Vengeance is Blind (Film Review: “In Darkness”)


A blind pianist living alone in London is swept up in an international murder plot when she becomes the sole witness to her neighbor’s mysterious death. Was it suicide or was she pushed off her balcony? And how does the pianist’s own mysterious past relate to the confounding circumstances surrounding the tragedy?

SnapShot Plot

In Darkness may have its flaws but however muddled it occasionally is, the film is saved by a slick production value, impressive cinematography, a haunting score (by Niall Byrne), plenty of suspenseful tension, and a strong central performance by British actor Natalie Dormer (The Hunger Games; Game of Thrones; The Tudors). Dormer is quite convincing as Sofia, a young woman who has been blind since the age of five, living alone in London and supporting herself by playing the piano in an orchestra that records film scores. Her exotic upstairs neighbor is the beautiful Veronique, a troubled young woman with a volatile private life and an infamous father, a Serbian businessman names Milos Radic who is suspected of atrocious war crimes in Bosnia. At the time of Veronique’s death, news of her father’s imminent arrival in London – he is now purportedly a successful philanthropist –  is splashed across headlines. With his alleged ties to the Russian Mob and his own notoriety eclipsing any good will his charitable activities might generate, Radic is a polarizing figure to many, making the investigation into his daughter’s death that much more heated. And there are elements to not only that story but Sofia’s own deepening connection to the mystery that just aren’t adding up. Somebody’s covering up something that’s been festering a very long time. And Sofia seems to be emerging as a key player in the game.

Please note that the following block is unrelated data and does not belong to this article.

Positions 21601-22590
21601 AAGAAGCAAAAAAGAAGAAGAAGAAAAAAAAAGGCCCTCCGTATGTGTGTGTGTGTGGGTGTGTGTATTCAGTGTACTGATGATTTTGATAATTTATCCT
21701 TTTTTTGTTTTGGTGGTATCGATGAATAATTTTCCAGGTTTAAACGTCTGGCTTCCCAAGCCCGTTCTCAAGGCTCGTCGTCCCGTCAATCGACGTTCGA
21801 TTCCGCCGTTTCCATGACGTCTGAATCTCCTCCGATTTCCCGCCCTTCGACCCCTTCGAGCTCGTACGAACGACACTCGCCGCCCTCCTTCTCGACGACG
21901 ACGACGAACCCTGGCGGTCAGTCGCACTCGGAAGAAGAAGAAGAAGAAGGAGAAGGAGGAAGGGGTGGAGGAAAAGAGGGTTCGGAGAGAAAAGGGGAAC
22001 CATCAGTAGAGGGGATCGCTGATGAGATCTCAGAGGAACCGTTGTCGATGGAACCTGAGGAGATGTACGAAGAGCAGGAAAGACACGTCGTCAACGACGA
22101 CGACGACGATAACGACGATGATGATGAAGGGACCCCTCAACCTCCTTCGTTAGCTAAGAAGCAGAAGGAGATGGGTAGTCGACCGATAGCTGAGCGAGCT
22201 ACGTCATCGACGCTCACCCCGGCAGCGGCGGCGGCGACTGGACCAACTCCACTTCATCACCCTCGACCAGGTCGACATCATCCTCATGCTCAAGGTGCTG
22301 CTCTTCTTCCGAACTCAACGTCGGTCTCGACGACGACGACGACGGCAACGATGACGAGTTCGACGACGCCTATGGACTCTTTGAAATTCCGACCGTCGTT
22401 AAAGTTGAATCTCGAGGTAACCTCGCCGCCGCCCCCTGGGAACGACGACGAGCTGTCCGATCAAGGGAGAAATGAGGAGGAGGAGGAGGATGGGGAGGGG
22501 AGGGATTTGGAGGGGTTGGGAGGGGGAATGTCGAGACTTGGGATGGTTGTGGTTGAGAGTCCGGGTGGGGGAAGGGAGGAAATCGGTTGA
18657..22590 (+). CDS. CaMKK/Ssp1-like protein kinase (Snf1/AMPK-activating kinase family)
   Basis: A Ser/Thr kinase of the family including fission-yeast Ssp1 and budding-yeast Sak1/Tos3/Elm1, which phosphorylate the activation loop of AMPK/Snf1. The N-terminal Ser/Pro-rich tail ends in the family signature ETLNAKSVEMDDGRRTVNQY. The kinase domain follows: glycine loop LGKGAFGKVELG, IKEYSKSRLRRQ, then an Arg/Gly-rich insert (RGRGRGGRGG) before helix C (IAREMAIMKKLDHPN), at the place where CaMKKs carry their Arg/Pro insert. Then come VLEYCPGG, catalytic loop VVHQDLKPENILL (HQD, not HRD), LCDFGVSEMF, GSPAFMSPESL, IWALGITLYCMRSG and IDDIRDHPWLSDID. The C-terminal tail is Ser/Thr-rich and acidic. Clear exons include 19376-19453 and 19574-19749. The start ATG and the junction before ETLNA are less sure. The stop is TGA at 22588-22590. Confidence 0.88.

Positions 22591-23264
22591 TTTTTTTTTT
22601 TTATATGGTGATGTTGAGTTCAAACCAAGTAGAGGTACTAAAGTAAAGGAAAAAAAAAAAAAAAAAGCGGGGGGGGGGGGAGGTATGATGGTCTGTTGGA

Parting Shot

Directed by Anthony Byrne (Peaky Blinders; Ripper Street), this film was a passion project in collaboration with Dormer, with whom he co-wrote the tersely crafted script. The opening is a clever sequence that immediately draws you in to Sofia’s world, where she remains a mystery until the end, despite how intimately voyeuristic is the camera’s attention on her. The movie’s visuals are especially striking, particularly those surrounding Sofia’s tortured flashbacks to the terrifying event that still haunts her from her childhood. Equally impressive are the smaller moments illustrating Sofia’s mundane, day-to-day activities and the things sighted people take for granted but for a blind person requires the utmost planning and attention. The scenes of Sofia navigating the London Tube and the downtown streets, mixed with her hermetic existence alone in the apartment with only a piano and an ever present metronome counting out her life in measured beats . . . it all makes for a quiet suspense that, when shattered by the forces outside her private world, feels more explosive and sets the scene for a riveting twist at the end that even a sighted viewer won’t have seen coming.

In Darkness is presently streaming on Netflix.

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YouTube Trailer:

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